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A group of Senate Democrats on Wednesday urged the Justice Department to block the proposed Aetna-Humana and Anthem-Cigna mergers, which would shrink the number of national health insurers to three from five.
In a letter, seven senators argued that the pending mergers, which are under review by state and federal antitrust regulators, would threaten jobs, raise health insurance premiums for businesses and individuals, and reduce the quality of health care.
The letter addressed to Principal Deputy Assistant Attorney General Renata Hesse, leader of the Justice Department's antitrust division, was signed by U.S. Sens. Richard Blumenthal, D-Conn; Al Franken, D-Minn.; Elizabeth Warren, D-Mass.; Sherrod Brown, D-Ohio; Edward J. Markey, D-Mass., Dianne Feinstein, D-Calif.; and Mazie K. Hirono, D-Hawaii.
“These mergers would make an already concentrated market significantly less competitive,” the letter states.
In particular, the senators said the merger between Aetna Inc. and Humana Inc. would harm the Medicare Advantage market, while the deal between Anthem Inc. and Cigna Corp. would diminish competition in both the Blue Cross Blue Shield and national commercial markets.
The Aetna-Humana deal has been approved in 16 of 20 states necessary, while the Anthem-Cigna merger has garnered 12 of 26 state approvals needed. Both mergers must also be approved by the Justice Department.
While executives at Aetna and Anthem claim their respective mergers still are expected to close this year, both deals have run into roadblocks. California Insurance Commissioner Dave Jones last week spoke out against the Anthem-Cigna merger, labeling it “anti-competitive.” Observers are also concerned that publicized disputes between Anthem and Cigna senior executives could derail the merger.
As for Aetna-Humana, Missouri became the first state to oppose the deal in a May decision.
In the letter, the senators argue that less competition will drive prices up for consumers. They point to the 1999 merger between Aetna and Prudential Healthcare, which resulted in a 7% increase in large group premiums over a nine-year period, according to a 2012 study.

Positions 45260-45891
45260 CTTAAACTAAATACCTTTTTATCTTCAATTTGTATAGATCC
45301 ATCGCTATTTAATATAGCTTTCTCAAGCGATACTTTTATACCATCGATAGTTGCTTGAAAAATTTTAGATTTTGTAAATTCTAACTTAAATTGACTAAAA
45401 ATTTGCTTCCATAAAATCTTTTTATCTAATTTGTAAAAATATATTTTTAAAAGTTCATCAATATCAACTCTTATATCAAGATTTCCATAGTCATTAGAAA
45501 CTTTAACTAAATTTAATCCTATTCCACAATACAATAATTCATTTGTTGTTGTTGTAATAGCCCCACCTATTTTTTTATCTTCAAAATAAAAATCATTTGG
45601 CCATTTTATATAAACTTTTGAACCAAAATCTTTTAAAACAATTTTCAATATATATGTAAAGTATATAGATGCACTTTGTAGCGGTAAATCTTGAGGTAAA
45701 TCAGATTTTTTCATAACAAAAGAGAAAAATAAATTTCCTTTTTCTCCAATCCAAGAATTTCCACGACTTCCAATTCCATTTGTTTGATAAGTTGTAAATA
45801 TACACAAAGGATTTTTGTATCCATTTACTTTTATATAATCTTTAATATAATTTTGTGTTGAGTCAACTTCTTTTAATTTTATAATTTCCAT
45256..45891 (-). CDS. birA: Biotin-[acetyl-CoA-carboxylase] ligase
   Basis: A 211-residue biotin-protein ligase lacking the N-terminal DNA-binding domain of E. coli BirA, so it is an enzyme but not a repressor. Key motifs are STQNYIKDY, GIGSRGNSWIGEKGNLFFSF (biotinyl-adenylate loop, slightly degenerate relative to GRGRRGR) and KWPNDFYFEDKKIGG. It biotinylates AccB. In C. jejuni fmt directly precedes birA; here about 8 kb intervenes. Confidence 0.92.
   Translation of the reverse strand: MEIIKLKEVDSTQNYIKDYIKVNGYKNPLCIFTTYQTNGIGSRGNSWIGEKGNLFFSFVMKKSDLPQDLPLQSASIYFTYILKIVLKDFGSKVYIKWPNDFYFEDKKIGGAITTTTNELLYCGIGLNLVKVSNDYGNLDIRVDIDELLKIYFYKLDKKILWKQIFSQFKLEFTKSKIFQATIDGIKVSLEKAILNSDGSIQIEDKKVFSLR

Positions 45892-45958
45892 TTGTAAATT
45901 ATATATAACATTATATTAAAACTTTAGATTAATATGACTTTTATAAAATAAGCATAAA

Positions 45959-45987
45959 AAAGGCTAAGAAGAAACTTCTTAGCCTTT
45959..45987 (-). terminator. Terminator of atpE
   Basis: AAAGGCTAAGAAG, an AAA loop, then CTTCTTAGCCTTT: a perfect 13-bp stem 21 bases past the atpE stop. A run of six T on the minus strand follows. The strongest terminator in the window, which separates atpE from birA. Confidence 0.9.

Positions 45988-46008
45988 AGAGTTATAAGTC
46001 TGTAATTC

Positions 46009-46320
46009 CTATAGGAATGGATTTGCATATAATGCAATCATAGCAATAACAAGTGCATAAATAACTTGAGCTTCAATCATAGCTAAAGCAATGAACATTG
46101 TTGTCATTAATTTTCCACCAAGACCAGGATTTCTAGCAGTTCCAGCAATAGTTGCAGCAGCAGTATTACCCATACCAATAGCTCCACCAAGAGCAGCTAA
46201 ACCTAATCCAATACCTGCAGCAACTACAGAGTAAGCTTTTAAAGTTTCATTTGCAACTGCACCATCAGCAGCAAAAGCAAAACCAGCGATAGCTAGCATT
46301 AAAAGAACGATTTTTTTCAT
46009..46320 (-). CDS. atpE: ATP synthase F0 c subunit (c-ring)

The senators also said that research shows increased consolidation could stifle innovation and lead to lower quality insurance products.
Moreover, the lack of competition could harm the health care law's public health insurance exchanges, the letter states. The senators also raise concerns about the potential for job loss if the mergers are approved.
Requiring the insurers to divest parts of their business to address antitrust concerns would prove ineffective, the letter states, pointing to several instances in the health insurers' own merger histories. For example, the senators point out that when Humana made divestitures to acquire Arcadian Management Services in 2012, two of its three buyers exited at least half of their acquired markets within a few years.
“The fact that these mergers are occurring in a rapidly consolidating health insurance industry is particularly troubling, as it raises the specter of higher health costs for small and medium-sized businesses, making it more difficult to expand and hire more workers. Families facing higher premiums may similarly be harder pressed to spend household income in their local economies,” the letter reads.
In a Wednesday research note, Ana Gupte, analyst with Leerink Partners L.L.C. in New York, said the senators' opposition is unlikely to stop the Aetna-Humana deal, which she says has at least an 80% chance of closing. The Anthem-Cigna deal, however, has less than 50% probability of landing approval, she said.